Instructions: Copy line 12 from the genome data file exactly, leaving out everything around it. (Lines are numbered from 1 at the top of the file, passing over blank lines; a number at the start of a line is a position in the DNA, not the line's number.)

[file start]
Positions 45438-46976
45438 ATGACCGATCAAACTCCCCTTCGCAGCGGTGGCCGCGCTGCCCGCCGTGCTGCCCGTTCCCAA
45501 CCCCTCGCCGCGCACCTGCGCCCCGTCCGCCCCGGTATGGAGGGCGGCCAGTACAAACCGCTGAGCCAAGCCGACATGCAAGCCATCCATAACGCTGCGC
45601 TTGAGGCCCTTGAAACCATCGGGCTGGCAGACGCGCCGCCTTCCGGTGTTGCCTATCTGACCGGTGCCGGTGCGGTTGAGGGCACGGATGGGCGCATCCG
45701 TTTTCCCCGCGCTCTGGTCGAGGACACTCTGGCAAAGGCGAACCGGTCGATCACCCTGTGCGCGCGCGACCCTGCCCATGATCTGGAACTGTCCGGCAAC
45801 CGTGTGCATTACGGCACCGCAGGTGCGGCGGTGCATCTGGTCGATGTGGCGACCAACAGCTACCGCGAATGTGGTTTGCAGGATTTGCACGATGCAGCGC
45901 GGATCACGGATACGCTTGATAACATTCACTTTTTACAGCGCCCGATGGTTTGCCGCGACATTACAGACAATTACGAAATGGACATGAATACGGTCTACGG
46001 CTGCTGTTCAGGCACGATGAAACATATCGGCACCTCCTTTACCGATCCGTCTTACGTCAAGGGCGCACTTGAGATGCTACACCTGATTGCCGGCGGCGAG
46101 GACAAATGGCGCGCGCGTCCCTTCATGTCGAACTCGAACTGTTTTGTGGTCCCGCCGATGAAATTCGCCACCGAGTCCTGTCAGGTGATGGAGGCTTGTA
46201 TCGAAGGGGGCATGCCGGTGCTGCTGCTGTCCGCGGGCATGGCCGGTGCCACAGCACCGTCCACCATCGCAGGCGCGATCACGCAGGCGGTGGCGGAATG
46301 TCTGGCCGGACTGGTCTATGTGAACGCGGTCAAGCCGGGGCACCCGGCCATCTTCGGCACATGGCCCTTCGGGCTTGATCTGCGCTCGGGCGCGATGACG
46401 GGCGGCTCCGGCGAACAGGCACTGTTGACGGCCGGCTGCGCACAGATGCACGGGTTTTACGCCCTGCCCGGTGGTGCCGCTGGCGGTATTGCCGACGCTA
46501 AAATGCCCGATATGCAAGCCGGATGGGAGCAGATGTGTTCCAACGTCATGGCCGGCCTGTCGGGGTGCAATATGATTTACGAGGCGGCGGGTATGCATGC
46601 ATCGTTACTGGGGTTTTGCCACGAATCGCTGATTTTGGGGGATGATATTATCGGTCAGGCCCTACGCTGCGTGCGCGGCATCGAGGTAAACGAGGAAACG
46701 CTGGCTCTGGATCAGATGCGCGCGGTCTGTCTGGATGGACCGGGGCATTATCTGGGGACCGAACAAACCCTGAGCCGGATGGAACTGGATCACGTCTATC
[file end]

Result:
46401 GGCGGCTCCGGCGAACAGGCACTGTTGACGGCCGGCTGCGCACAGATGCACGGGTTTTACGCCCTGCCCGGTGGTGCCGCTGGCGGTATTGCCGACGCTA